OSU Navigation Bar

The Ohio State University

Moritz College of Law

Moritz Home Page

Moritz College of Law

Moritz College of Law


Law Library

 

Moritz Law  /  Law Library  /  Opinio Juris  / May 2011

 

Opinio Juris - May 2011

Scroll down to read about free opinion summaries from Justia, CALI's Free Law Reporter, the Making of Modern Law Trials database, opinion access from the Government Printing Office, and Supreme Court Haiku. For information on other topics, see the Moritz Legal Information Blog and the Moritz Law Library Facebook page.

Free Opinion Summaries from Justia

Justia.com recently announced the release of a free daily opinion summaries service. The summaries are available for the U.S. Supreme Court, all federal circuit courts of appeals, and numerous state supreme courts including the Ohio Supreme Court. Weekly summaries by practice area are also available. Users can receive summaries via email after signing up for a free Justia account. Justia provides an example of a daily summary for the 9th Circuit Court of Appeals and a weekly practice summary for Environmental Law. Users can link from the summary to a full-text PDF version of the opinion.

CALI Free Law Reporter

CALI has launched The Free Law Reporter (FLR), a freely accessible and searchable electronic case reporter including "nearly every recent appellate and supreme court opinion" in state and federal courts since January 1, 2011. The FLR uses the bulk feed from Public.Resource.Org's Report of Currrent Opinions (RECOP) discussed here in January. One interesting feature of the FLR is that cases are available for downloading in ePub format for compatibility with e-readers. Searching is limited to basic keyword searches, though more advanced options are in development.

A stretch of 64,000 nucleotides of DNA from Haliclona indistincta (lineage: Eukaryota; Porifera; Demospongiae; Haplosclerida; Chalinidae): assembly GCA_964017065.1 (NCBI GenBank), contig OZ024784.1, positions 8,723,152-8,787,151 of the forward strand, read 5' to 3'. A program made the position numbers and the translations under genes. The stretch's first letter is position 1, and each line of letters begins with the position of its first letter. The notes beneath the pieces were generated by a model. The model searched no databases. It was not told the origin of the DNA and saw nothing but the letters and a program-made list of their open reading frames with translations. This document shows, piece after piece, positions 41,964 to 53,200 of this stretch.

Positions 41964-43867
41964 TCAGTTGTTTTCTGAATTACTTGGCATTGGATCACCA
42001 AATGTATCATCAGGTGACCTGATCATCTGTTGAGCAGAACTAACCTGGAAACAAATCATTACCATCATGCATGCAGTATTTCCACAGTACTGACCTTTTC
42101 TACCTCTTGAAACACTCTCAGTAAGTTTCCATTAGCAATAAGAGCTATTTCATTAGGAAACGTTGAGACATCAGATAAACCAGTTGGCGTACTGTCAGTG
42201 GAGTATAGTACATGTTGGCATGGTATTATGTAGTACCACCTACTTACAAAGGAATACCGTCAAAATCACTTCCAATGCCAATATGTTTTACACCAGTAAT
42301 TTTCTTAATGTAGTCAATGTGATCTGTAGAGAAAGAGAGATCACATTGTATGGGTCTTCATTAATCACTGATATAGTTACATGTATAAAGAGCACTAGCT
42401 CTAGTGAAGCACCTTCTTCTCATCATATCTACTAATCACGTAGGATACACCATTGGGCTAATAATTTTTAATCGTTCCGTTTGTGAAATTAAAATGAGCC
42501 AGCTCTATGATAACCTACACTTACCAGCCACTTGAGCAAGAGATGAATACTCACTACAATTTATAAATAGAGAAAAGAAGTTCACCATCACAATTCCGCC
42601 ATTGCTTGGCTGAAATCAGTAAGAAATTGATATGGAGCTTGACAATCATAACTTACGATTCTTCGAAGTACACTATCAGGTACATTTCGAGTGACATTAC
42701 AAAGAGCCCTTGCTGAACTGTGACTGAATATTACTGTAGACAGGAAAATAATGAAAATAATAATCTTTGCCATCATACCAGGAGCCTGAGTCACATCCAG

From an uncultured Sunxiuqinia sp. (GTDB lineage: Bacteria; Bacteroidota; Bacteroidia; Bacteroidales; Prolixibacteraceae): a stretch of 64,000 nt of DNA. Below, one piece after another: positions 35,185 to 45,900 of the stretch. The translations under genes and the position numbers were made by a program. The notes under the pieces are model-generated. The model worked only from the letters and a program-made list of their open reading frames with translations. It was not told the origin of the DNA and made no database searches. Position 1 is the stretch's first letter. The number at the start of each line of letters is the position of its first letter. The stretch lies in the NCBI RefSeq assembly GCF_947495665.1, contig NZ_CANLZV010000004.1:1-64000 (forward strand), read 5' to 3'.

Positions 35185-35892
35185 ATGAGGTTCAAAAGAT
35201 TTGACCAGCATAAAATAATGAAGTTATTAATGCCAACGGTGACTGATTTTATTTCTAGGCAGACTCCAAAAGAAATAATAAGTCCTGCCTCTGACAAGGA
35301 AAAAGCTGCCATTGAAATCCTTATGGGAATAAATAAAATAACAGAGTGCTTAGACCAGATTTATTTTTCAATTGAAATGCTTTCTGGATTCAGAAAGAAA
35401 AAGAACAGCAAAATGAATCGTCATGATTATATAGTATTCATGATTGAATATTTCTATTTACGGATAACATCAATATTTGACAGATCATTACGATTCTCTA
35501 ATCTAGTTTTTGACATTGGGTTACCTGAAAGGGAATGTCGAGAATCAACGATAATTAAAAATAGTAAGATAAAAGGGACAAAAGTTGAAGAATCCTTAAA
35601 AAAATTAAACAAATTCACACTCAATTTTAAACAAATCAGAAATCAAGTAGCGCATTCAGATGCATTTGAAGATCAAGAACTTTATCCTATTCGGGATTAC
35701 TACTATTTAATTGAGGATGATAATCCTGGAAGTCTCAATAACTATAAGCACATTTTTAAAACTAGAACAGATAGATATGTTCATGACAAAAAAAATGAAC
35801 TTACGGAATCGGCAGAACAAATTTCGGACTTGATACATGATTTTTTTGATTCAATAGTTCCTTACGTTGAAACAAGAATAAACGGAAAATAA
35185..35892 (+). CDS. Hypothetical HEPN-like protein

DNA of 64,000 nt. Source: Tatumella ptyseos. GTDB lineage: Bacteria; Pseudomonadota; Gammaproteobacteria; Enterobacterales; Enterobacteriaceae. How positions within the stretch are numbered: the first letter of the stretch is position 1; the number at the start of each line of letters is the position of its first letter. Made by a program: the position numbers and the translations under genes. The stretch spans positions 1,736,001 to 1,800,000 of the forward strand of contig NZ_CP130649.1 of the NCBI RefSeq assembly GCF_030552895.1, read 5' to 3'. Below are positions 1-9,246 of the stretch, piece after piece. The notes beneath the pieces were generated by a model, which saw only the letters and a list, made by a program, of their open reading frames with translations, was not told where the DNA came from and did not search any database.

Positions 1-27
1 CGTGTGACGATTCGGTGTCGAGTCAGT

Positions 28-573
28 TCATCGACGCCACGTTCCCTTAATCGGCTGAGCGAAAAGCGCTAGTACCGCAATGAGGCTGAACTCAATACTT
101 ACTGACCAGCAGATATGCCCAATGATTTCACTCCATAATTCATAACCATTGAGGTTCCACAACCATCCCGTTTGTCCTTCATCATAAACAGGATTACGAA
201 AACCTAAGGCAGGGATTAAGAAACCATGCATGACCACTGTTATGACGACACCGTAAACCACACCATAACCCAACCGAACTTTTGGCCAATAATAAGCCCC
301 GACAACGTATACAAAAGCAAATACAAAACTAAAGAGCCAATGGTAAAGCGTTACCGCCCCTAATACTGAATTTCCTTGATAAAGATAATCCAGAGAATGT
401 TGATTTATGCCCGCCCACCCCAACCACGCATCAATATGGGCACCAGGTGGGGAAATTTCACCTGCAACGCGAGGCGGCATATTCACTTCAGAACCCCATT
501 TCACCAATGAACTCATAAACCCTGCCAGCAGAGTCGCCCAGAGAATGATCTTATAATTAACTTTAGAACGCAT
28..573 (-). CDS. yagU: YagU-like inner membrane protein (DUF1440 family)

Making of Modern Law: Trials, 1600-1926

Moritz Law Library is now providing access to a new Making of Modern Law database entitled Trials, 1600-1926. The database complements the existing Gale MOML databases offered by the library: Legal Treatises, 1800-1926, Primary Sources, 1620-1926, and U.S. Supreme Court Records and Briefs, 1832-1978. The new database includes trial documents and printed accounts of numerous trials in American, British, and French history. Among other subjects, material is available on the Amistad trial, Dred Scott, John Brown, Sacco and Vanzetti, Oscar Wilde, and Alfred Dreyfuss. The MOML Trials database is accessible on-campus or off-campus with OSU authentication.

Opinion Access on GPO's FDsys website

In one more piece of free opinion access news, the Government Printing Office and the Federal Judiciary are beginning a one-year pilot program to allow greater public access to opinions in federal courts. The program will start with 12 courts and may eventually include as many as 42. Opinions will be available through GPO's Federal Digital System (FDsys) website. Unlike PACER, access via GPO will not require login and will offer better search options. The 12 participating courts include the 2nd and 8th Circuit Courts of Appeals and various district courts throughout the country. GPO provides a press release describing the program in more detail.

Supreme Court Haiku

For a summer diversion, visit a website of haiku about U.S. Supreme Court cases created by Houston IP lawyer Keith Jaasma. Read haiku on recent cases like Kentucky v. King and Kasten v. Saint-Gobain, as well as notable cases from past terms like Jacobellis v. Ohio. Comments on the site must be in haiku or they will be deleted.


ould